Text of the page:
Many of the men, like Major Parker and Lieutenant J. Thompson Brown, returned to their homes in Richmond after the war. Brown became a successful local businessman, and in 1888 purchased the ground here in order to preserve the area where the . . . — — Map (db m164550) HM
Many of the men, like Major Parker and Lieutenant J. Thompson Brown, returned to their homes in and around Richmond after the war. In 1888, Lieutenant Brown, then a successful local businessman, purchased the ground here in order to preserve the . . . — — Map (db m164551) HM
McClellan’s Federals attacked in 1862, then Grant in ’64, while Joseph E. Johnston and then Robert E. Lee defended. The two major assaults on the Confederate capital fanned out in a series of battles, skirmishers and marches. Tour the . . . — — Map (db m16076) HM
(Preface) Early 1864, Gen. Ulysses S. Grant, commander of all Federal armies, ordered advances throughout the Confederacy in the spring. On May 5, General Benjamin F. Butler's Army of the James landed Bermuda Hundred to begin . . . — — Map (db m184714) HM
Here in 1864 on the Bermuda Hundred peninsula between the James and Appomattox Rivers, the Union Army of the James, commanded by Maj. Gen. Benjamin F. Butler, was "bottled up" by Confederate Gen. P. G. T. Beauregard, defender of Petersburg. The . . . — — Map (db m17118) HM
On Jan. 23, 1865, the ironclads Virginia II, Richmond, and Fredericksburg, with five smaller vessels, descended the James River in an effort to attack the Union supply depot at City Point. A reliable report indicated that recent . . . — — Map (db m164327) HM
On the evening of May 16, 1864 the Army of the James completed its retreat from The Second Battle of Drewry's Bluff and returned to its earthworks in Bermuda Hundred. Too disorganized to effectively pursue the retreating Federals, the Confederates . . . — — Map (db m164336) HM
This is a fragment from the breech of a 5.8 inch “Sawyer Gun”. This gun was located at Battery Sawyer, a Federal gun position across the river to your front where the River’s Bend community is today. This gun burst on August 5, 1864 . . . — — Map (db m87592) HM
After the Battle of Cold Harbor in June 1864, Lt. Gen. Ulysses S. Grant made plans to shift the Army of the Potomac to the south side of the James River with the objective of capturing Petersburg. On June 15th, the 18th Corps of the Army of the . . . — — Map (db m184370) HM
Photograph of the ironclad ram Atlanta. The Atlanta was built by the Confederacy and was captured at Savannah Ga. by Federal forces in 1863. It saw service on the James River in the US Navy. The ship was decommissioned in 1865 and was . . . — — Map (db m87876) HM
This photograph of the Dutch Gap Canal was taken from near this location in 1865. It shows the canal with a dredge boat in the background. The canal was dug in an attempt to bypass Confederate gun positions at Battery Dantzler approximately one mile . . . — — Map (db m164325) HM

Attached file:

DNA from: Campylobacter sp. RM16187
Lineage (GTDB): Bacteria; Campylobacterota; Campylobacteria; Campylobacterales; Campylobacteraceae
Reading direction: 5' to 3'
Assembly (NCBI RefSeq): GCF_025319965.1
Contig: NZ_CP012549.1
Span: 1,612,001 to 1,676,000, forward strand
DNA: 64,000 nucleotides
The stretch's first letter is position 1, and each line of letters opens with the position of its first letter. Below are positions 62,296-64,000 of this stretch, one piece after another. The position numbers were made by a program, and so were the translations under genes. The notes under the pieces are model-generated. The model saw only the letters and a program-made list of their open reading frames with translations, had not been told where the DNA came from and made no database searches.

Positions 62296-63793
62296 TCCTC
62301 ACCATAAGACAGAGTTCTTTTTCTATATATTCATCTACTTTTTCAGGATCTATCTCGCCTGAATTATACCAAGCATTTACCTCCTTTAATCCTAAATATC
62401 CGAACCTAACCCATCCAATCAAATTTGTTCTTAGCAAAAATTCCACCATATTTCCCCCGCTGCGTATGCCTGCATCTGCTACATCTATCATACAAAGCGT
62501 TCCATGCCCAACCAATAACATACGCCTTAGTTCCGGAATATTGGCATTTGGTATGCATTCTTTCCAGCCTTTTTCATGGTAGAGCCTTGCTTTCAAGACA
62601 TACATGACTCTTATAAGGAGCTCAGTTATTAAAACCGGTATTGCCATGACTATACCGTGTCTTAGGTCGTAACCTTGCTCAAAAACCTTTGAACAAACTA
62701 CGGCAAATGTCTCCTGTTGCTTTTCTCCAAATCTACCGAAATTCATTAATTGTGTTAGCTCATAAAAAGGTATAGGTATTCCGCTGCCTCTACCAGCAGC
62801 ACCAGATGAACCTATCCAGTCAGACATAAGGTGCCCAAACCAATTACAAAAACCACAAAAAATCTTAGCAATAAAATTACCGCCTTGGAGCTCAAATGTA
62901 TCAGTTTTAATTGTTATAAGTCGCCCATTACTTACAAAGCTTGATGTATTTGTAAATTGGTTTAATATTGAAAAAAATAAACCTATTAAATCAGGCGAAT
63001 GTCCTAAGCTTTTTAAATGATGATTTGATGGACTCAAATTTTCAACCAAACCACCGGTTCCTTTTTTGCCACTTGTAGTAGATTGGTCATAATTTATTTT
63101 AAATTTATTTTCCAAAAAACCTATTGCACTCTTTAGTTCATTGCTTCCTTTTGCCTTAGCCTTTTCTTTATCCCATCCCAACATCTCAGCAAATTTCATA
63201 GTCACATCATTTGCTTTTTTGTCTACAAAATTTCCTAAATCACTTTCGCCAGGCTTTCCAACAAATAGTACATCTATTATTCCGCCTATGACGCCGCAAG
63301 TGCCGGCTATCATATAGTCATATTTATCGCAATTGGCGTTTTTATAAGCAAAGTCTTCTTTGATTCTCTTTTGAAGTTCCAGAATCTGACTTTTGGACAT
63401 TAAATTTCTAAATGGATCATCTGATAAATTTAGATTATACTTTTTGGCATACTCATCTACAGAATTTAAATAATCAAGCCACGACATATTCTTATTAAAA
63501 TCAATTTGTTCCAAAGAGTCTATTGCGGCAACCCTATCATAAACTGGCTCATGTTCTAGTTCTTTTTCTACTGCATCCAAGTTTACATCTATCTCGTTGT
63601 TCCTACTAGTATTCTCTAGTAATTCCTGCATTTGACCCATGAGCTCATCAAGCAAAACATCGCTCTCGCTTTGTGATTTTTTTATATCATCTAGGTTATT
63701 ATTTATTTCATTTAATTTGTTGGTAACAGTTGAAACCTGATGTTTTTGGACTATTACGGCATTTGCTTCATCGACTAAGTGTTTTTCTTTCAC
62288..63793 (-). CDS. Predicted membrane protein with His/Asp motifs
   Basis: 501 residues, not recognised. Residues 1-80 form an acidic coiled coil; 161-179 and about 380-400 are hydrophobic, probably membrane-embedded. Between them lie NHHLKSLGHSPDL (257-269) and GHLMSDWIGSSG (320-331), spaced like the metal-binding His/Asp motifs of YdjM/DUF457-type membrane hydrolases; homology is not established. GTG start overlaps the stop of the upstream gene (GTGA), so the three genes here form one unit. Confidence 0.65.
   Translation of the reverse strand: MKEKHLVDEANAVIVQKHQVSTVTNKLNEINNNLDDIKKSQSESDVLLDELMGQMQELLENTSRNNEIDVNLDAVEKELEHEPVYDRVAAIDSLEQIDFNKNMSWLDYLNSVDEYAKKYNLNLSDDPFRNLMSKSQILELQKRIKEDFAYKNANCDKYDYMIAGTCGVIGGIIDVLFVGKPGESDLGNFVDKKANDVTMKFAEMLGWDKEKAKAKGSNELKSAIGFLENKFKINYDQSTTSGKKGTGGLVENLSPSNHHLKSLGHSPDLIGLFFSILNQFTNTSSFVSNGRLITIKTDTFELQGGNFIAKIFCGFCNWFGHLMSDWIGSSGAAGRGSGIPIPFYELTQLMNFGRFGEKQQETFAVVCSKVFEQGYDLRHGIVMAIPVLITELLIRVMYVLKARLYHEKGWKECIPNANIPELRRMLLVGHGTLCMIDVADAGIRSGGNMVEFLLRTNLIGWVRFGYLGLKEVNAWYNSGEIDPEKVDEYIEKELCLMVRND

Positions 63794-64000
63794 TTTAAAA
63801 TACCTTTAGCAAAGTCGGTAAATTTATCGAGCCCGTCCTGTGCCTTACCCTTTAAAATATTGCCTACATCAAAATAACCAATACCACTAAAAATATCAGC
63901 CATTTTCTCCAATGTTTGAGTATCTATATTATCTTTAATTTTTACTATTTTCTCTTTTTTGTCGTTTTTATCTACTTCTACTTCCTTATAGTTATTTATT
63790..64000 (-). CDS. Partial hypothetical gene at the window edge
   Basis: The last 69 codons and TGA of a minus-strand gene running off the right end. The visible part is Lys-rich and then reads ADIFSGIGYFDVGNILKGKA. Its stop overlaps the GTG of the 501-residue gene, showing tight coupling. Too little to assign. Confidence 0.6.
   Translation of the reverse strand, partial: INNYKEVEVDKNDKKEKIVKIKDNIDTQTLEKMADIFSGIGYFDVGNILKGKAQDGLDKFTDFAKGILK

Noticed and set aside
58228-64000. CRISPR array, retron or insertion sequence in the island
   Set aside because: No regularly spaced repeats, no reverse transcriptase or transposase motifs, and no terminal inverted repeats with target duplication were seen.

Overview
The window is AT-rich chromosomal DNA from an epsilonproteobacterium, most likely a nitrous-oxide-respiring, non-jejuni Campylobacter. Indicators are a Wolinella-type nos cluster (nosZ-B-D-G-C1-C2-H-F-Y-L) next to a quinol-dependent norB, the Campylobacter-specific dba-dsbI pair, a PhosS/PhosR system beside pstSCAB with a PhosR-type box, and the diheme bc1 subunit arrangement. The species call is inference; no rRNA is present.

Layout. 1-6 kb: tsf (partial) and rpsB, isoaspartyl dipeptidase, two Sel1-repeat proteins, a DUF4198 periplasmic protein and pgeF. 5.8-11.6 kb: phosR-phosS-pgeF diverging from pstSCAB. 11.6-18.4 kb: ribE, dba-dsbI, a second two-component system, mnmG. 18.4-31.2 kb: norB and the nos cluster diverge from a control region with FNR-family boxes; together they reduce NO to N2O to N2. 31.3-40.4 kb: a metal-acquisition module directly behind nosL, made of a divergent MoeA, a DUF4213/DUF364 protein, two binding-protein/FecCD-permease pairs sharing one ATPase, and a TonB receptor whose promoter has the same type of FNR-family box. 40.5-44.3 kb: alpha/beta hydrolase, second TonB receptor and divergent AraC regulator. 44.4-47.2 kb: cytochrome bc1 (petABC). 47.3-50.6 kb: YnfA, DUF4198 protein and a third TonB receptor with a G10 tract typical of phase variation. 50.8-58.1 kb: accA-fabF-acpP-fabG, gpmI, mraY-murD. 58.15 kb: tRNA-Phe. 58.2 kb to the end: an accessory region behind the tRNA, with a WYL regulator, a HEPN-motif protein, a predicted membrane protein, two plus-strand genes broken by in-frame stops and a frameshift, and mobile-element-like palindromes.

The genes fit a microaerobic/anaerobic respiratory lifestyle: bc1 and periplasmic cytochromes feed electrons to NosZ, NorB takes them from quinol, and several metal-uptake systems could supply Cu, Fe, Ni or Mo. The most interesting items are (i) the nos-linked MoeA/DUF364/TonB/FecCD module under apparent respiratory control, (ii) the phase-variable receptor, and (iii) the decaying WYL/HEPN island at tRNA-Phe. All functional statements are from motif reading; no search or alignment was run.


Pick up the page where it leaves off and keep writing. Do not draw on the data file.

Photograph of the Union ironclad Saugus taken from near this location in March 1865. The log boom on the bow of the Saugus is a field adaptation to protect it from Confederate mines in the river.
This sign was sponsored by Edwin . . . — — Map (db m87877) HM
This site seems remote from Richmond, but Confederate defenses extended well beyond the city. From mid-June 1864 a unit of artillerymen called Parker’s Battery manned these earthworks.
Despite the proximity of a large enemy force, this line was . . . — — Map (db m164339) HM
Near this spot was built
Anno Domini 1611
The Church of Henricopolis
Under the auspices of
Sir Thomas Dale
High Marshall of Virginia
The Reverend Alexander Whitaker, M.A,
This cross is erected to
Commemorate the . . . — — Map (db m16147) HM
The house that stood here, midway between Richmond and Petersburg, was a landmark in the campaign of 1864. East and Southeast were Batteries Brooks, Semmes, Wood and Dantzler which defended the South side of James river from Drewry’s Bluff to the . . . — — Map (db m14277) HM
Just east of this point running from the James River to the Appomattox River, was the Confederate defense line known as the Howlett line, named for the Howlett House that stood at the north end of the line. Established in May, 1864, by General . . . — — Map (db m17116) HM
Native Americans 1500's
These boats were used by the Powhatan Indians to carry furs, food, and other trading items.
First Settlers 1600's
Shallops were wider and sometimes longer than canoes. They were propelled by oars or by . . . — — Map (db m87886) HM
Civilization has dramatically transformed the landscape. Before 1930s, the land around you was probably swamp and bottomland forest. From the 1930s to around the 1960s, companies mined the area for sand and gravel. During this time, the large open . . . — — Map (db m87881) HM
The foundation is all that remains of the lightkeeper’s house. The lightkeeper had to live on site to maintain the gas-powered lights which were once located on the bluff. Lights were constructed after the first Dutch Gap channel was completed in . . . — — Map (db m16153) HM
The Battle of Trent's Reach
On the night of Jan. 23, 1865, the ironclads Virginia II, Richmond, and Fredericksburg, with five smaller vessels, descended the James River in an effort to attack the Union supply depot . . . — — Map (db m87879) HM
One of the most dramatic changes along the James River is the daily tide. The tides originating in the Atlantic Ocean influence the river all the way to the City of Richmond. Constant sources of freshwater from replenishing rainfalls and streams in . . . — — Map (db m87883) HM
Early in 1864, Union Gen. Ulysses S. Grant, commander of all Federal armies, ordered advances throughout the Confederacy in the spring. On May 5, Union Gen. Benjamin F. Butler landed his Army of the James on Bermuda Hundred to . . . — — Map (db m164324) HM
Dedicated to those who served in the Armed Forces of the United States
This memorial obtained from Dutch Gap at the site where on May 16, 1619 the Virginia Company of London decreed that a college or university should be . . . — — Map (db m133676) WM